Another way this can manifest is that the vacillator lets the attention and affection in but suddenly rejects it. Then lets it in again, and rejects it again. Because they fear that the connection won’t last, or they wonder when they will get the connection in the first place. This can go on in cycles and can destroy a relationship.
Vacillators usually have anger issues that hide their sadness and they can be explosive. Vacillators also fear abandonment due to their own experiences with their parents.
So how can we stop being vacillators? Here are a few ways you can work on changing or improving this love style.
One of the ways you can start working on changing your vacillator love style is to become aware of yourself and self-reflect. If you are not aware of your own actions, patterns, and reasons for doing all of these you cannot heal.
Work on grieving and accepting the situation with your parents. Forgiving and letting that go, will open doors for you to let in people that matter.
Communication and learning different perspectives will help you determine whether or not the scenarios in your head are true. There are a lot of things that can set vacillators off to start blaming others with little information. Work on getting the entire story, not just what you think is happening or what you think they are thinking about you. Odds are it’s not what you were expecting.
Learn to focus and be present. One of the things that vacillators learn from their parents is inconsistency. If you want to improve, learn how to pay attention to the people and things around you. Be in the present without judging or jumping to conclusions. Work to understand and expand yourself.
Don’t be a mind reader. What you see isn’t always what you get, so when in doubt ask. Don’t go down the rabbit hole of thinking or feeling like you’re being abandoned again. Ask what is going on, and how you can help.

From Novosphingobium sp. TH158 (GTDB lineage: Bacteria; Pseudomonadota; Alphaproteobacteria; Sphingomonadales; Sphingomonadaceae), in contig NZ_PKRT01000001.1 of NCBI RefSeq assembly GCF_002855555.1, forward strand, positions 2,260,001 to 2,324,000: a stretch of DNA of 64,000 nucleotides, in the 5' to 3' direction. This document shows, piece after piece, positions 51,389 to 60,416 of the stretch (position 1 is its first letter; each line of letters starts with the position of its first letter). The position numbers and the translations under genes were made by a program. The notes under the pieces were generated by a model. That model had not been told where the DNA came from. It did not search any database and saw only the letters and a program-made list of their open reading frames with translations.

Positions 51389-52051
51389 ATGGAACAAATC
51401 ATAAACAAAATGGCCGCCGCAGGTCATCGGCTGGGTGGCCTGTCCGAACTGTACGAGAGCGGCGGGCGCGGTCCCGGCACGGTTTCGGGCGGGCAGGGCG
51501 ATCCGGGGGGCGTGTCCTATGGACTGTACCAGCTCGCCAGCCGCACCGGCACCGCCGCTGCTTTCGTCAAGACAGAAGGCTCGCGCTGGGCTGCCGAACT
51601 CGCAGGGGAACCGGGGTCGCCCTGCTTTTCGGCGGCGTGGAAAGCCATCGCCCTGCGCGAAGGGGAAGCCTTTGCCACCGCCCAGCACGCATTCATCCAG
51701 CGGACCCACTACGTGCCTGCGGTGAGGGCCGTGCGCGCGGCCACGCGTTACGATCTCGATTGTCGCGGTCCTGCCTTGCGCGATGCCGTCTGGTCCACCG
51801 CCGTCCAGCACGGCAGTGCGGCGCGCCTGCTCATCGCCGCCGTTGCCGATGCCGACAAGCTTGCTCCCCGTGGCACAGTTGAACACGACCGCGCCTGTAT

Learn how to be by yourself. You won’t always have people around you to connect to. It is ok to be by one’s self from time to time. Learn how to take care of yourself and self-soothe so you do not go off on others for no apparent reason.
4- The Controller
The controller usually likes to take control of relationships to avoid the negative experiences you had as a child. Controlling the relationship or the situation allows you to stop exposure to negative emotions that leave you feeling vulnerable.
Controllers come from families or homes where there wasn’t much of a sense of protection or comfort. To get that structure and protection back, controllers look to control relationships and others.
The thing is, in life, you can’t control everything. You can’t control things outside of yourself nor can you truly control other people. When controllers feel that things are getting out of hand they show their emotions in anger. But that can quickly turn into abuse if their anger gets out of hand or they realize they can have the illusion of control by manipulation.
To be able to manage or change being a controller, Sharon Martin, a licensed psychotherapist suggests challenging the fear you have around losing control, practicing acceptance, practicing flexibility, and trying a mantra.
To deal with fear, more often than not, we must face it head-on. Going through this will help us see what is on the other side of not being able to control things. What if, we can’t? Are we going to stand there and do nothing or look for a solution?
It challenges us to have faith, keep an open mind, be creative, and become flexible. Being flexible is important because a lot of the times things don’t go our way. Remember that we can’t control things outside of ourselves as much as we try. Become aware that sometimes there is more than one way to do things, you just have to have patience and look for it.
It is ok to fail or not have control over everything. Think of it as a lesson that can help you the next time you face something similar.
Practice accepting that you can only control yourself, that it’s ok if nothing is perfect, and that you have what it takes to overcome whatever comes your way. You are stronger than you think, you just need the flexibility to open up and try new ideas.
When it comes to the mantra, Martin explains that it helps you keep your goals in front of and clear to you as you navigate towards changing your thinking patterns and cycles.
5- The Avoider